restricted access 1. A Critique of Khmer Rouge Political Economy
In lieu of an abstract, here is a brief excerpt of the content:

1 1 A Critique of Khmer Rouge Political Economy The Communist Party of Kampuchea constitutes one of the most violent and inhumane apparatuses of organized terror in the twentieth century. Between April 1975 and January 1979, members of the CPK carried out a program of mass violence that is, in many respects, unparalleled in modern history. In just under four years, approximately two million people died from starvation, disease, exhaustion, inadequate medical care, torture, murder, and execution. The total number of deaths translates into onefifth to one-quarter of Cambodia’s pre-1975 population.1 What accounts for such widespread violence? To date, scholars of the Cambodian “genocide” have searched far and wide for causal explanations.2 And, for the most part, scholars have underscored the apparent Marxist roots of the Khmer Rouge.3 Why not? How could the Communist Party of Kampuchea be anything other than communist ? One need only cite the words of Nuon Chea, deputy secretary of the CPK, who, in a statement made to the Communist Workers’ Party of Denmark in July 1978, declared, “It is written in our party program that we shall continue our socialist revolution and advance towards communism after the national democratic revolution.” And indeed, we see this point in the literature, as Scott Straus writes: “The Khmer Rouge were Communist . Pol Pot was the secretary of the Central Committee of the Communist Party of Kampuchea (CPK). In official documents the Khmer Rouge referred to itself as The Party; its stated goal was to bring about a ‘socialist revolution’ in the name of the ‘worker-peasant.’ Numerous Khmer Rouge 2  •  From Rice Fields to Killing Fields idioms and practices directly resonated with other Marxist-Leninist movements , especially Maoism.”4 Given the apparent “obviousness” of the CPK’s Marxist credentials, it next becomes a matter of establishing what “type” of Marxists they were. To this end, the ideology of the Khmer Rouge has long been debated.5 Indeed, what has emerged has become something of a Rorschach test. The CPK has been styled, variously, as “Marxist,” “Marxist-Leninist,” “Marxist-Leninist-Maoist,” and even “ultra-Maoist.” Thus, for example, Leo Cherne argues that the establishment of Democratic Kampuchea marks “the creation of the first pure Communist society anywhere in the world.”6 Boraden Nhem echoes this sentiment, explaining that “the Khmer Rouge was determined to reorganize society into a pure communist society.” And in full transparency, I too have made similar statements in earlier works.7 I have come to realize that “purity” arguments provide little in the way of understanding. “Marxism” has always existed in the form of various (Marxist) trends and schools of thought; indeed, before Marx was dead, it had become apparent that Marxist theory and Marxist analysis would accommodate more than one interpretation and would not evolve on the basis of a single unique theoretical direction. Marxism was never a single monolithic theory, and all those scholars who declare that Marxism is reducible to economic determinism, technological determinism, blind obedience to authority, or any other caricature have either understood nothing or are simply exercising cheap propaganda.8 A similar pronouncement can be made with reference to Lenin, Stalin, and Mao. One need only to think of the many debates engaged by Marxists over the generations , of the competing interpretations provided by, but certainly not limited to, Rosa Luxemburg, Georg Lukács, Karl Kautsky, Leon Trotsky, Georgii Plekhanov, and Eduard Bernstein. It is ironic indeed that contemporary scholars of the Khmer Rouge can entertain the idea that Pol Pot and other high-ranking cadre were so fluent in their understanding of “Marxism” that they alone could erect a pure communist society. For other commentators, the CPK was less an example of “pure” communism as it was an amalgamation of disparate and contradictory Marxist influences. Matthew Edwards avows that “in addition to Maoist Critique of Khmer Rouge Political Economy  •  3 policies . . . Pol Pot and some of the Khmer Rouge leadership gathered a wide range of ideas from their time in France, including European Marxism and Stalinism.” In a series of articles, Stewart Clegg, Miguel Cunha, and Arménio Rego describe the CPK through a combination of Marxistrelated intellects. Thus, for example, they explain that the objective of the CPK was “to construct a radical Marxist-Leninist state of Democratic Kampuchea, inspired in part by Maoist thinking,” whereby the vision was “one of pure socialism, the creation of a society with no traces of feudalism , capitalism or any other exploitative forms of social...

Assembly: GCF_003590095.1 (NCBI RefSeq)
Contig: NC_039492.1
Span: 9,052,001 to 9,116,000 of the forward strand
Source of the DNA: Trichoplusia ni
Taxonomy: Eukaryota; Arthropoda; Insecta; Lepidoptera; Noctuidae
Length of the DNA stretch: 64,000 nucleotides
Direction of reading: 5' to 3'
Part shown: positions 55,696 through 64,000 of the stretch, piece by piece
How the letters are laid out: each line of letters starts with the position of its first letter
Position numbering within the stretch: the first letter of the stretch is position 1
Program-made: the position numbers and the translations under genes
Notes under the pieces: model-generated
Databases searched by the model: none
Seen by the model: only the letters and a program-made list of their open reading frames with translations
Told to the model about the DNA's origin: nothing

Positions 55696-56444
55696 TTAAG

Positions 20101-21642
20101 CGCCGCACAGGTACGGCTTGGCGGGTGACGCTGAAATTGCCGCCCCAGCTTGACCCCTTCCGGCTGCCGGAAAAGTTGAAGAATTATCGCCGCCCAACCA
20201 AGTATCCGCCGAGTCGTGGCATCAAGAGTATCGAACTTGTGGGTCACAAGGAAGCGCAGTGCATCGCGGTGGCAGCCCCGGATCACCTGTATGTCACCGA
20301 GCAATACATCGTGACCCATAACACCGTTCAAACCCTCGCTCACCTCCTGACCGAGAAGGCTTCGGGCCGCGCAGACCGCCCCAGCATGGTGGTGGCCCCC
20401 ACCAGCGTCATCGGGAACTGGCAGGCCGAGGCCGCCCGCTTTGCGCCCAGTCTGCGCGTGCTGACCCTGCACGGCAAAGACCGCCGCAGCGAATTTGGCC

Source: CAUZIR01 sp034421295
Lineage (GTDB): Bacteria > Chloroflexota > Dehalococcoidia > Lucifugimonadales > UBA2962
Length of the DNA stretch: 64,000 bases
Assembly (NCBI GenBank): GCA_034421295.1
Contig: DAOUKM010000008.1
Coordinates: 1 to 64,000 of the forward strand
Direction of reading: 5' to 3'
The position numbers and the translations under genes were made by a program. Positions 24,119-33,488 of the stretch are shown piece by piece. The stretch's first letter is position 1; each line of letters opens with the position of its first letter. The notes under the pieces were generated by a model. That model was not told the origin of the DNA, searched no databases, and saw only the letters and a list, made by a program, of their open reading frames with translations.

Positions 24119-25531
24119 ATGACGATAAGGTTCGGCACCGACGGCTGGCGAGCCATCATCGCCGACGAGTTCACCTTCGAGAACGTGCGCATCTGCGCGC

pdf